Home | About IPJ | Editorial board | Ahead of print | Current Issue | Archives | Instructions | Contact us |   Login 
Industrial Psychiatry Journal
Search Articles   
    
Advanced search   
 


 
ORIGINAL ARTICLE
Year : 2010  |  Volume : 19  |  Issue : 1  |  Page : 30-36  Table of Contents     

Assessment of hemispheric asymmetry: Development and psychometric evaluation of a chimeric face test


Department of Psychology, Banaras Hindu University, Varanasi-221 005, India

Date of Web Publication16-Mar-2011

Correspondence Address:
Rakesh Pandey
Department of Psychology, Banaras Hindu University, Varanasi-221 005
India
Login to access the Email id

Source of Support: None, Conflict of Interest: None


DOI: 10.4103/0972-6748.77632

Rights and Permissions
   Abstract 

Background: Anomaly in hemispheric functioning has been linked with various psychiatric conditions. However, most of the procedures used to assess hemispheric asymmetry in clinical population require special training and/or complex procedures and some of the measures suffer from such methodological problems that undermine their utility for clinical use. Further, the available economical procedures such as chimeric face test (CFT) utilize facial expression of emotions posed by western expressers and are therefore less valid measures in Indian context. Aim: Taking these limitations into account, the present study makes an attempt to develop a CFT (using facial affect photographs of Indian expressers) as an alternative and economical procedure for the assessment of hemispheric asymmetry. Materials and Methods: Using the happy and neutral expressions of eight Indian expressers, 32 chimeric faces were developed by combining the half happy and half neutral expressions. These 32 chimeric faces were presented in pairs (arranged in top-bottom fashion) in booklet form to 225 right-handed participants. Using the contemporary item analytic procedure, finally 22 pairs of chimeric faces that showed satisfactory psychometric properties were retained. These 22 pairs of chimeric faces formed the final CFT. The psychometric properties of the various items as well as that of the whole CFT were found satisfactory. Results: All the items were found reliable and valid as indicated by item-total correlation and alpha-if-item deleted. The internal consistency of the CFT was also found to be highly satisfactory (Cronbach's alpha =.80). Further, the participants on the average showed a right hemispheric advantage on the CFT that provide support to its validity. The findings of intermediate analysis of the data of an ongoing project also provide preliminary evidence for the validity of the CFT. Conclusion : The CFT is a reliable and valid measure to assess hemispheric asymmetry in the processing of facial emotions and may prove to be an economical and useful tool in clinical setting.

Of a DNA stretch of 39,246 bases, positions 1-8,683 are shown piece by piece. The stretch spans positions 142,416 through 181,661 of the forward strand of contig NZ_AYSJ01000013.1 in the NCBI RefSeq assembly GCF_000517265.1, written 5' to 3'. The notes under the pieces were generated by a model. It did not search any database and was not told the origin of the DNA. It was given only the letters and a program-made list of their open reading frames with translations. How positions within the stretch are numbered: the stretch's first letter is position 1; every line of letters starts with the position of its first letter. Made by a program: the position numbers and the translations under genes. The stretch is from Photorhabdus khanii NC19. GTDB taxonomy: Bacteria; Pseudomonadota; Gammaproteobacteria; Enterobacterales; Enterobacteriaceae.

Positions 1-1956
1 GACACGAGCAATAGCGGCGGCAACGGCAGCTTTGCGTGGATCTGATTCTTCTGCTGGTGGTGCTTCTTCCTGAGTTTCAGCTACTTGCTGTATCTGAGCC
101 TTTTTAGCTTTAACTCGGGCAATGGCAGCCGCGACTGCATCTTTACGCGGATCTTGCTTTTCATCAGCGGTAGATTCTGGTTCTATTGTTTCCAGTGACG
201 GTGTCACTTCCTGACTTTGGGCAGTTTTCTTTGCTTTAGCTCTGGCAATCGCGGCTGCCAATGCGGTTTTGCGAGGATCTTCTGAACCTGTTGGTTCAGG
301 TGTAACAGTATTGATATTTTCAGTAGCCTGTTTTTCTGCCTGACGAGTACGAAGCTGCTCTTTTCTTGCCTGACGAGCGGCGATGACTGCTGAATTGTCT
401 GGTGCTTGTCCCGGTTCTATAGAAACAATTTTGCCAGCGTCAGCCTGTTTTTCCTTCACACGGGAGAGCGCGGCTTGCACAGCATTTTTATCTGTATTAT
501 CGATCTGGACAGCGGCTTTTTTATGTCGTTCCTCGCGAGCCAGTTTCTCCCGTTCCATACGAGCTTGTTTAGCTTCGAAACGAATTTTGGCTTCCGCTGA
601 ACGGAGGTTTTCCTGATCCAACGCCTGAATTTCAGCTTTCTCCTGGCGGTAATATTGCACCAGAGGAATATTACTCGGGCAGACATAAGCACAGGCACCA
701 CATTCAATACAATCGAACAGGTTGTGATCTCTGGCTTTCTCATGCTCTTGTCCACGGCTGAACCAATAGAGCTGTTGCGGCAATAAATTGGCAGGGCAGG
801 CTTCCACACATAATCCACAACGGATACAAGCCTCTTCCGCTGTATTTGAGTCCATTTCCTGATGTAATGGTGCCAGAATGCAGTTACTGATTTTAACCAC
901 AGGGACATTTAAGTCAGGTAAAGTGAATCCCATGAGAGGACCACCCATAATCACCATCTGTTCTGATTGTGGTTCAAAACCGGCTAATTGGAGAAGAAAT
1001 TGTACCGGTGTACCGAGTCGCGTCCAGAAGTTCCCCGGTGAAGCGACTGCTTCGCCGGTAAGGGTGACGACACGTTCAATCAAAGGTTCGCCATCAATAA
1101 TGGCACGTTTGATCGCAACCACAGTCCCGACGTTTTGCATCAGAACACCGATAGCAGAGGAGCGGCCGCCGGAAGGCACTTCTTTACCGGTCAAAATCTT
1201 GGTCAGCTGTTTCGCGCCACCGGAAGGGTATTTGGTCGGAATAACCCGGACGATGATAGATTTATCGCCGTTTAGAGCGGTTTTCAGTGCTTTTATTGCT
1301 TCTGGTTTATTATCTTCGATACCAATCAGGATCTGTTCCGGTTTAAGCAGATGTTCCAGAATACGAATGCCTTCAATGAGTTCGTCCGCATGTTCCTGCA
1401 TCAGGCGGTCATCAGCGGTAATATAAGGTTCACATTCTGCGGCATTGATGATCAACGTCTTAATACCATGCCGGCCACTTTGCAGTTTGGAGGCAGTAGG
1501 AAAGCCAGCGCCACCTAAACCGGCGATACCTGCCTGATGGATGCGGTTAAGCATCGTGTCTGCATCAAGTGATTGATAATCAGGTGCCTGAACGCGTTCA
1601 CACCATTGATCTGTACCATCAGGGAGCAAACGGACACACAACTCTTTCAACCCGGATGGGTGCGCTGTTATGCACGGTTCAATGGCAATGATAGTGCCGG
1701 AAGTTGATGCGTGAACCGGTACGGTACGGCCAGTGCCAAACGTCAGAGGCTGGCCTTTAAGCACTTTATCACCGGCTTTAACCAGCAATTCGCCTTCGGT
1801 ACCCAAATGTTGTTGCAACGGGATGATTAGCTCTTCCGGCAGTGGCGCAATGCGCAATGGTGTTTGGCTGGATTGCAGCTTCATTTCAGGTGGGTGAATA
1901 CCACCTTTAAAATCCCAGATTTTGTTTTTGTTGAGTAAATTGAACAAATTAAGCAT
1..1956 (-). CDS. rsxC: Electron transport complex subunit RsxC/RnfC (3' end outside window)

Keywords: Chimeric face test, hemispheric asymmetry, facial expression of emotion, perceptual asymmetry


How to cite this article:
Gupta G, Pandey R. Assessment of hemispheric asymmetry: Development and psychometric evaluation of a chimeric face test. Ind Psychiatry J 2010;19:30-6

How to cite this URL:
Gupta G, Pandey R. Assessment of hemispheric asymmetry: Development and psychometric evaluation of a chimeric face test. Ind Psychiatry J [serial online] 2010 [cited 2019 Jul 19];19:30-6. Available from: http://www.industrialpsychiatry.org/text.asp?2010/19/1/30/77632